Sea-Tac Airport’s new Rental Car Facility is a building that rightfully claims many superlatives.
Size? More than 2.1 million square feet.
Capacity? Up to 14,000 rental car transactions a day.
Environmental achievements? The new building is the largest consolidated rental car facility in the country to win the U.S. Green Building Council’s Silver certification.
But perhaps the building’s most notable achievement is its cost.
The new RCF, as airport staffers call it, is expected to be some $20 million under budget. The new facility opens for public use a week from today.
The building’s completion was celebrated Wednesday as dignitaries from throughout Seattle, Tacoma and the South Sound gathered to symbolically open the new facility.
The RCF has been four years in the making. Construction began in 2008, halted for several months that year because of turmoil in the finance markets and then resumed in 2009.
Major construction was completed last summer on the five-story structure. It sits on a 23-acre site near the intersection of International Boulevard and Highway 518 northeast of the airport. But tenant improvements to the terminal facilities and testing of its systems consumed several more months.
The soaring new terminal atop four 400,000-square-foot garage floors for rental car storage, next week becomes the single, central location for rental car transactions at the airport. Ten rental car companies have set up counters in the airport-terminal-like lobby. Rental car counters now located in the airport’s arrival level near baggage claim kiosks will close next week. Rental car storage facilities at the airport’s garage will be vacated and the rental fleets shuttled to the new facility. Up to 5,400 cars can be stored there.
Only a single airport car rental company, Rent-a-Wreck, will be located elsewhere. That company’s customers will ride the shuttles from the airport to the rental car facility and then transfer to smaller vans for transit to the Rent-a-Wreck site.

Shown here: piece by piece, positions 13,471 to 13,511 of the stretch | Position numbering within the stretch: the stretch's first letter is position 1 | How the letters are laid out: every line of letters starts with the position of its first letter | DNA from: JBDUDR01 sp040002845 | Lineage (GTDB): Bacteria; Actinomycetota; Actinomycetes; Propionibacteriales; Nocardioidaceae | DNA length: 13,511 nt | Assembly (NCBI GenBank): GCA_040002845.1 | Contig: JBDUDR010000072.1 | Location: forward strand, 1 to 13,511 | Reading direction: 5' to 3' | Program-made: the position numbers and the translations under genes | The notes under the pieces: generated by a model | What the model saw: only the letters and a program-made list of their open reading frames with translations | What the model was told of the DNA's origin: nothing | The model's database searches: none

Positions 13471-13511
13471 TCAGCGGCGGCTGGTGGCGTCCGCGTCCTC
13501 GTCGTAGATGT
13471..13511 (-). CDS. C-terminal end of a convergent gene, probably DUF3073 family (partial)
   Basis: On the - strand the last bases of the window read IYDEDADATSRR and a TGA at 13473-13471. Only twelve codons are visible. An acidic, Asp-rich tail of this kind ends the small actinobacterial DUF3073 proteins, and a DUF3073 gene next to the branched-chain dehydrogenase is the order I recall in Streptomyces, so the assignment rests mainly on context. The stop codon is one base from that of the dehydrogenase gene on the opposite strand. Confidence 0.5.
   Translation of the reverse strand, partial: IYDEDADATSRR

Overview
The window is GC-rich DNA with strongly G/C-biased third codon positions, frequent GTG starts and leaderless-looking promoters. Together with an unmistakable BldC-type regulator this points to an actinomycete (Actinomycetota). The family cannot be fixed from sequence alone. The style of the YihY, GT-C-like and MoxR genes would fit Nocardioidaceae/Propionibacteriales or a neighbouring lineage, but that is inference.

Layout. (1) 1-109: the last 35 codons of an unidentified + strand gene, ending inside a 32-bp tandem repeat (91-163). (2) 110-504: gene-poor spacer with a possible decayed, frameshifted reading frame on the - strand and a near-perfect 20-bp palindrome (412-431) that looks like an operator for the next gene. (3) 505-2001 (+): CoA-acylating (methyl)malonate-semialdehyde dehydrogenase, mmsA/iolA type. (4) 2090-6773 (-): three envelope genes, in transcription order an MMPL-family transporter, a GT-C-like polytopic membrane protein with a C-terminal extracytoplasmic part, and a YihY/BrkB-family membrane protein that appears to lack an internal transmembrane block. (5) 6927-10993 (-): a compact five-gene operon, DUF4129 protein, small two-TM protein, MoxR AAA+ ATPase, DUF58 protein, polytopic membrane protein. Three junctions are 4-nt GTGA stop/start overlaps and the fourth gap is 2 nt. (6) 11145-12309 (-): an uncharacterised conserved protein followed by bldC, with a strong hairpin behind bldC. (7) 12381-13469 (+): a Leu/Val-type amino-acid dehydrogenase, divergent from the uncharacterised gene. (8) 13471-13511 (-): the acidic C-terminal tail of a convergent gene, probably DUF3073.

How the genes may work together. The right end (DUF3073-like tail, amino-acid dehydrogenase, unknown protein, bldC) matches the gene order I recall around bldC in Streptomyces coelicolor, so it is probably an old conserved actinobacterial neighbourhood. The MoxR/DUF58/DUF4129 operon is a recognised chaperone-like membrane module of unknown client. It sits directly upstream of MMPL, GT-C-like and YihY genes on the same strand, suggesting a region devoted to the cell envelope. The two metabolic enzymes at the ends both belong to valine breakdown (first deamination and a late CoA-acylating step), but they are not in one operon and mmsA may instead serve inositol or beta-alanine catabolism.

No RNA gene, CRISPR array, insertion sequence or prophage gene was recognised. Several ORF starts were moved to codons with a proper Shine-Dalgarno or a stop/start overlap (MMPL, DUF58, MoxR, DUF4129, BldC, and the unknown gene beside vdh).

Airport passengers wishing to rent cars will shuttle to the new terminal using a fleet of 29 compressed natural gas-powered buses leaving and arriving from two stations on the airport’s arrival drive, one on the terminal’s north end and the other on the south.
As many as 20 of those buses will be in circulation at one time, serving both the airport terminal and the rental car terminal every few minutes. The buses will be maintained in a new $28 million facility south of the airport.
The Sea-Tac rental car facility follows a tried-and-true model pioneered by other airports such as Dallas Fort-Worth and Sacramento of concentrating rental car activity in a single easy-to-find location away from the terminals’ scarce real estate.
The $419.3 million cost of the terminal, the bus fleet, road improvements and the bus maintenance facility, is being paid for by rental car customers with a $6 daily customer facility charge.
The airport says recession-related material and construction cost declines as well as a tight rein on costs brought the $20-million savings.
The new facility, said airport spokesman Perry Cooper, also allows the rental car companies to reduce their consumption of critical resources.
Eighty-five percent of the water from the 22 new car-washing facilities will be cleaned and recycled. Rain water falling on the building and the site will be detained in a 1.87-million-gallon tank before gradually being released into regional stormwater systems.
Natural ventilation will keep the garage and open stair and escalator spaces cool. White ceiling paint will reflect natural and artificial light. Skylights in wing-shaped “cloud” atop the terminal lobby will provide light to the public waiting areas of the terminal.
The new facility will free up two floors of the airport garage for public parking. The former rental car counter locations in the terminal can be leased to other businesses, and the airport van access area will see less traffic because the smaller buses from the 11 rental car companies will be replaced by the single fleet of larger airport firstname.lastname@example.org